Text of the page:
Sara Adam Slywka, Nestig
Make Your Copy Easy To Personalize
Copywriting is an art and a science which most businesses struggle with. While great copy speaks directly to the target audience, most businesses serve a variety of customers with different needs and wants so it’s always difficult to make the crispy and accurate word choices.
Today, copywriters can and should approach writing copy from the perspective that content can now be personalized for each individual reader if they do it online. Has the reader read a long-form blog post about a niche topic and now landed on your conversion page? Great, personalize the copy keywords based on what the reader just read on the website to really maximize conversions.
Copywriters need to adopt the new mindset that content can be easily personalized. This means the copy is written in more template form, for example: “we help you solve [customer problem they just read about] by offering [feature that matches the problem]”. If done well, you can start seeing 50-200% more business being generated.
Teemu Raitaluoto, Markettailor
Fit The Copy To Audience’s Level of Awareness
The most important tip for writing effective sales copy is to craft your copy to speak to the level of awareness of the majority of your audience. Copy that is directed to red hot leads who are well aware of your product will not work for an audience of people who are aware of only the problem but not the solution.
When you are crafting a copy, start with your audience’s level of awareness and then move down the levels of awareness through your copy to take your leads to the point of purchase.
Bobby Klinck, BobbyKlinck.com
Humanize Your Writing
The best way to write a copy that sells is to write a copy that is human. Today more than ever, people are buying experiences and they’re supporting businesses that they see themselves in. If your website, email, or social media copy is robotic and lifeless, your brand may find it difficult to connect with your target audience—or any audience.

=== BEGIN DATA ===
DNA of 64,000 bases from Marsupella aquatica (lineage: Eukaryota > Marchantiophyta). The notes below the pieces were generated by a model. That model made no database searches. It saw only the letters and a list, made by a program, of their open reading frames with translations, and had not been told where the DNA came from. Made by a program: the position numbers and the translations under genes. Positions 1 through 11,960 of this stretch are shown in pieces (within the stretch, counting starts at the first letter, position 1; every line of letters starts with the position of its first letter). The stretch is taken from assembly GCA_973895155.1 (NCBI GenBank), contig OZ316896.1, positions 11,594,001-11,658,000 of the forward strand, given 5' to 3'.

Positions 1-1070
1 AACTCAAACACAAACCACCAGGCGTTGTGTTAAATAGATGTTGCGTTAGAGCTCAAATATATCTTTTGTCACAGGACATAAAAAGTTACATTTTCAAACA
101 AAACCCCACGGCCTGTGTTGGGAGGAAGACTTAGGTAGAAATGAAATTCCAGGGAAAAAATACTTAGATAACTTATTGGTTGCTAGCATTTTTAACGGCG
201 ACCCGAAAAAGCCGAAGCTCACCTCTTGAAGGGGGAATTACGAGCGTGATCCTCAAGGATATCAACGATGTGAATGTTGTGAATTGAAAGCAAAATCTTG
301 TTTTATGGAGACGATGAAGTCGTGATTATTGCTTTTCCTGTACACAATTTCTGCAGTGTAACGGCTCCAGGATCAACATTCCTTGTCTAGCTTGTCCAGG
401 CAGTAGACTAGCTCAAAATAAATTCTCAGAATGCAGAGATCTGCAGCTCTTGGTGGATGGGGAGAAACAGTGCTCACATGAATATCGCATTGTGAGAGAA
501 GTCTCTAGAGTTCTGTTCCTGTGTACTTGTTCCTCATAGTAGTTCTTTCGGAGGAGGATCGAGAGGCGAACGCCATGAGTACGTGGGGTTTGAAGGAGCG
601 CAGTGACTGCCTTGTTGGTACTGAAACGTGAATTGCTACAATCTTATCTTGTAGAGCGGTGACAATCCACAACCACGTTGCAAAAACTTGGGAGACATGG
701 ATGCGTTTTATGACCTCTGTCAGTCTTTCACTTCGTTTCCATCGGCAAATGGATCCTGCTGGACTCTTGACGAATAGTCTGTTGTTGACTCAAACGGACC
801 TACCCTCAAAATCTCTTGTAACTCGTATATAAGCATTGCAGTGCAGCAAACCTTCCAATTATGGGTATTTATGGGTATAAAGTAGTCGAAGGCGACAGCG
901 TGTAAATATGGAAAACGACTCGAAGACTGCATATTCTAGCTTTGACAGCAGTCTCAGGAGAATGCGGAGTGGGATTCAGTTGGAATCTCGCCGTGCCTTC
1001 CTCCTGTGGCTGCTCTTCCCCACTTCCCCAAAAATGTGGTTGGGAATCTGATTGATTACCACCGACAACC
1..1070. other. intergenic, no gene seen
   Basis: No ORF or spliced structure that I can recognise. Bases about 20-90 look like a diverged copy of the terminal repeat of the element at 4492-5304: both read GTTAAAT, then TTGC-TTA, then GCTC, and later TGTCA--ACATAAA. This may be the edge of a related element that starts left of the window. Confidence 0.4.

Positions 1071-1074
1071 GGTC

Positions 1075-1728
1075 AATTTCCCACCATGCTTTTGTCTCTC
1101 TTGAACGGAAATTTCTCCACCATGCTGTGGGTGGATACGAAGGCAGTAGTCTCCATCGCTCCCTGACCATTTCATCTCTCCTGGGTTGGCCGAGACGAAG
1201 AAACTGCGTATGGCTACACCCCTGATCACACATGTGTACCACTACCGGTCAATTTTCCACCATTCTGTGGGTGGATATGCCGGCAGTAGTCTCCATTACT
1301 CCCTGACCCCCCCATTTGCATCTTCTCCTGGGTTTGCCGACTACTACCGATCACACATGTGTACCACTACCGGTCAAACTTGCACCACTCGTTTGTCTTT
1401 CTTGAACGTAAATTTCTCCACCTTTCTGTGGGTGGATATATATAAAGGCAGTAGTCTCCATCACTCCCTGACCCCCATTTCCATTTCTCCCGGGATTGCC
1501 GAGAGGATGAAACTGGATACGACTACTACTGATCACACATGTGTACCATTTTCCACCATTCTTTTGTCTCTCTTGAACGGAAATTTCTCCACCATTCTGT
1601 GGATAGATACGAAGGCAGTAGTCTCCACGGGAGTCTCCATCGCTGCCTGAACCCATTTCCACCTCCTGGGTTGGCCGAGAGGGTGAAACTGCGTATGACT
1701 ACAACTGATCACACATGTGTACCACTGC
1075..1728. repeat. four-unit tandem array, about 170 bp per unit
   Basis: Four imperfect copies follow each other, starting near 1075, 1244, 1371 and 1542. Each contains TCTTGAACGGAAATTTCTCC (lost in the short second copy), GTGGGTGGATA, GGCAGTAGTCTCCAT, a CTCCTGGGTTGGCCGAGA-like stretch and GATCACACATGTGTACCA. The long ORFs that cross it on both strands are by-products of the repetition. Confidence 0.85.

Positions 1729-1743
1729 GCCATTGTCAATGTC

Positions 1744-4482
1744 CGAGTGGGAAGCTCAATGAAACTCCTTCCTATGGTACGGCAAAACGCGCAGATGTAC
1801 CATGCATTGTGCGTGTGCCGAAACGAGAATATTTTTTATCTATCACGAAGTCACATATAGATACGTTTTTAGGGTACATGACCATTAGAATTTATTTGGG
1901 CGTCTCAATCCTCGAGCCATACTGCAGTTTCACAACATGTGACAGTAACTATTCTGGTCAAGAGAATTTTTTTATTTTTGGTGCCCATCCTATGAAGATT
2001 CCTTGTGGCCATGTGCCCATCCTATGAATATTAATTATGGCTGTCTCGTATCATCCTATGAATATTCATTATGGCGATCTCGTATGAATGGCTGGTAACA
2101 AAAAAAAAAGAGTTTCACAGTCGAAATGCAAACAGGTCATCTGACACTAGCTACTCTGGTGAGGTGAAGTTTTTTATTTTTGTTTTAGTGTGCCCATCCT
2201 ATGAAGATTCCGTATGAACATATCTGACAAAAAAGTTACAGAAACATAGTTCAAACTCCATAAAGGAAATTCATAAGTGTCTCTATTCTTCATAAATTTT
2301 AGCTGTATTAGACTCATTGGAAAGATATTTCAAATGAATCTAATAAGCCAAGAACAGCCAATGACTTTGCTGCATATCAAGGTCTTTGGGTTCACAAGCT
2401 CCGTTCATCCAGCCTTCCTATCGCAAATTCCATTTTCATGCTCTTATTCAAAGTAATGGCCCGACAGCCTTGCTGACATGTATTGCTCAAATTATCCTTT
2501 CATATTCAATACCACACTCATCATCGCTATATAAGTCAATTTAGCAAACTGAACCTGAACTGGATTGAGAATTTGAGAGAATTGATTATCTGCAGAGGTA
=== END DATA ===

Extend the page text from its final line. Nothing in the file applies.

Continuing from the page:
If you don’t know where to start when it comes to this adjustment, think about the way people speak—the way you would speak about your brand, and what it’s capable of.
It’s also helpful to use phrases like ‘imagine,’ ‘remember when,’ and ‘have you ever,’ as these make connections simple; they trigger memories and emotions, and that’s ultimately what links people to your business and your ideas.
Gigi Ji, KOKOLU
Give Your Brand a Voice in Your Copy
Carry the same brand voice through the text on your website, social media, and other advertising methods. For example, if your niche is teenage girls, your copy should be light, fun, relevant to pop culture, and easy to read.
The tone of your copy should resonate with your target audience. The more identifiable your brand tone, the more likely your consumers will remember you.
Amrita Saigal, Kudos
Make The Copy Conversational and Brief
Make it approachable, conversational, and brief. I believe that your sales copy should not be overly difficult or wordy. You’re not writing a novel or a dissertation; you’re creating a soundbite to persuade someone to buy your goods. Keep it basic and write in a kind tone. Don’t use long run-on phrases or SAT-style words.
That copy is too jumbled and pretentious to appeal to the majority of consumers. Avoid overthinking it. You want your copy to be compelling, but that doesn’t always mean dramatic. Consider your copy to be a pitch. In general, pitches do not include terms like “plethora” or “therefore.” In this scenario, simplicity is preferable.
Max Whiteside, Breaking Muscle
Use Credible Statistics To Entice Consumers
Honesty is a decision-maker when buyers are considering doing business with you. So to persuade people to buy your products or use your service, your copy must sound credible. And using statistics, rather than giving your opinion, to back up your claims provides readers with the facts behind how your solution solves many consumers’ problems.
However, it is crucial to source data from credible sources rather than just Googling it. Reputable publications like Consumer Reports, research institutions such as the Pew Research Center, and market surveys are some of the best places to collect industry statistics that will boost the confidence of your potential customers.
Maria Shriver, MOSH